Question: Gene list overlap - Null distribution
0
gravatar for Wario
3.1 years ago by
Wario0
Wario0 wrote:

Hello everyone,

This is probably a stupid question but I need help.

I want to calculate the null distribution for the gene overlap between 2 lists.

The first list is Chip-seq data and the second RNA-seq. And the background genome is 20000 thousand genes. I have this data for 50 samples.

The first sample has a Chip list with 751 genes and a 590 RNA-seq gene list.

I tried it with r but the result looks odd.

ts = replicate(5000,t.test(rnorm(751),rnorm(590))$statistic) 
range(ts)

pts = seq(-3.5, 3.5,length=100)
plot(pts,dt(pts,df=25),col='red',type='l') 
lines(density(ts))
rna-seq chip-seq • 761 views
ADD COMMENTlink modified 3.1 years ago by i.sudbery7.0k • written 3.1 years ago by Wario0

I formatted your code (using the 101010 button) for readability, but perhaps you should check I did it correctly.

ADD REPLYlink written 3.1 years ago by WouterDeCoster43k

Thanks, didn't know about that.

ADD REPLYlink written 3.1 years ago by Wario0
2
gravatar for i.sudbery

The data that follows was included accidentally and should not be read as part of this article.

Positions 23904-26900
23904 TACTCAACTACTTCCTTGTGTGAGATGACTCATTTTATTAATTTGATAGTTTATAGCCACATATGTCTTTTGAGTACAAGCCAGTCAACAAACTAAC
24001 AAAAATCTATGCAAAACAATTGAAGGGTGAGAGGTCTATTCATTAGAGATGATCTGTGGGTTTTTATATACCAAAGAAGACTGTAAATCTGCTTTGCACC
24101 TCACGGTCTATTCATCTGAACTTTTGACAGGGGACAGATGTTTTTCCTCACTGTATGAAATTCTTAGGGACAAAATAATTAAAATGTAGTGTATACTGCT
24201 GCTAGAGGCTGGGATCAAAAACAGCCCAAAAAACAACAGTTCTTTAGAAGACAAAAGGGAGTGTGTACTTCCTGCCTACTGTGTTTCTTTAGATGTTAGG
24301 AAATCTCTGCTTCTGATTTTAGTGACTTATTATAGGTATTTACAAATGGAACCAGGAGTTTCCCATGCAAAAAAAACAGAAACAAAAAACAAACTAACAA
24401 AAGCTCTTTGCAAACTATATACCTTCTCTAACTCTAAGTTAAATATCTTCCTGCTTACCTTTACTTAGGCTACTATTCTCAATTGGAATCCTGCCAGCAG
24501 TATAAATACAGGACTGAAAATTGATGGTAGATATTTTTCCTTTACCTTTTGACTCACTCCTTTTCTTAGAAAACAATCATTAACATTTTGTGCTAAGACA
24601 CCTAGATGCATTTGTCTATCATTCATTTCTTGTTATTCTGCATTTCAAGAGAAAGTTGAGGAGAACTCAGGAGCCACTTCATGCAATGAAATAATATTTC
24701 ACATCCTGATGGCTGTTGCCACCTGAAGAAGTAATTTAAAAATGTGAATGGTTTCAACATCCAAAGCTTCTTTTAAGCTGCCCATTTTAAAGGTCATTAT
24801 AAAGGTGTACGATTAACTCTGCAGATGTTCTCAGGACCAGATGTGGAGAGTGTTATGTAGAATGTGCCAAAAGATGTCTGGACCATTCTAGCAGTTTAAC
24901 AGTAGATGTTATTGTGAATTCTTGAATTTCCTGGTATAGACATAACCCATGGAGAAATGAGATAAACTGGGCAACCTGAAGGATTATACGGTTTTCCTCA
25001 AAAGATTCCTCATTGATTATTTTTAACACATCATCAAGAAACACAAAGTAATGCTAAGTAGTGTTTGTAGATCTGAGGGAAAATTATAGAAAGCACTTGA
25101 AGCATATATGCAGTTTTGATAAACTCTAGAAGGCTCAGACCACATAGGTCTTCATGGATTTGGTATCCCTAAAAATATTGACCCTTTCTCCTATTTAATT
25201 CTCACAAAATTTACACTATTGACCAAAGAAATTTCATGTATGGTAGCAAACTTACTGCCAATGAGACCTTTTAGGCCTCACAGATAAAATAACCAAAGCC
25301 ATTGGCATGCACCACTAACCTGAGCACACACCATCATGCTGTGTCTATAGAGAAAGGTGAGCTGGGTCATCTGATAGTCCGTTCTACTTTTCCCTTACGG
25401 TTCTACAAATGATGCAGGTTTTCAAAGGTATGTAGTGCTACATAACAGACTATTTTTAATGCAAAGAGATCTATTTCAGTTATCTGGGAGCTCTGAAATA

3.1 years ago by
i.sudbery7.0k
Sheffield, UK
i.sudbery7.0k wrote:

As was mentioned by @Lars Juhl Jensen, the standard null distribution for two gene lists is the hypergeometric distribution. However, this assumes that all genes are independent and equally likely to show up. There are several reasons why this might not be the case:

  • Longer genes are more likely to be called differentially expressed as you have more power to detect (higher read numbers)
  • You don't say how your chip-seq gene list is devired. If it is by overlapping with the gene region, then again, longer genes are more likely to overlap if you are assigning peaks to genes based on a promoter region or gene territory, are all promoters/territories the same length?

There are a couple of ways around this. First the pacakge goseq is designed to manage gene length bias in differential expression analysis. While you are not doing GO analysis, the problem is conceptually equivalent.

Alternatively the program GAT (gene association tester), tests whether a set of intervals overlaps with another set of intervals more often than you would expect, accounting for all length bias, GC content bias etc.

ADD COMMENTlink written 3.1 years ago by i.sudbery7.0k
1
gravatar for Lars Juhl Jensen
3.1 years ago by
Copenhagen, Denmark
Lars Juhl Jensen11k wrote:

You could model this with a simple hypergeometric distribution, if you make the assumption that all genes are equally likely to appear on the two lists.

ADD COMMENTlink written 3.1 years ago by Lars Juhl Jensen11k
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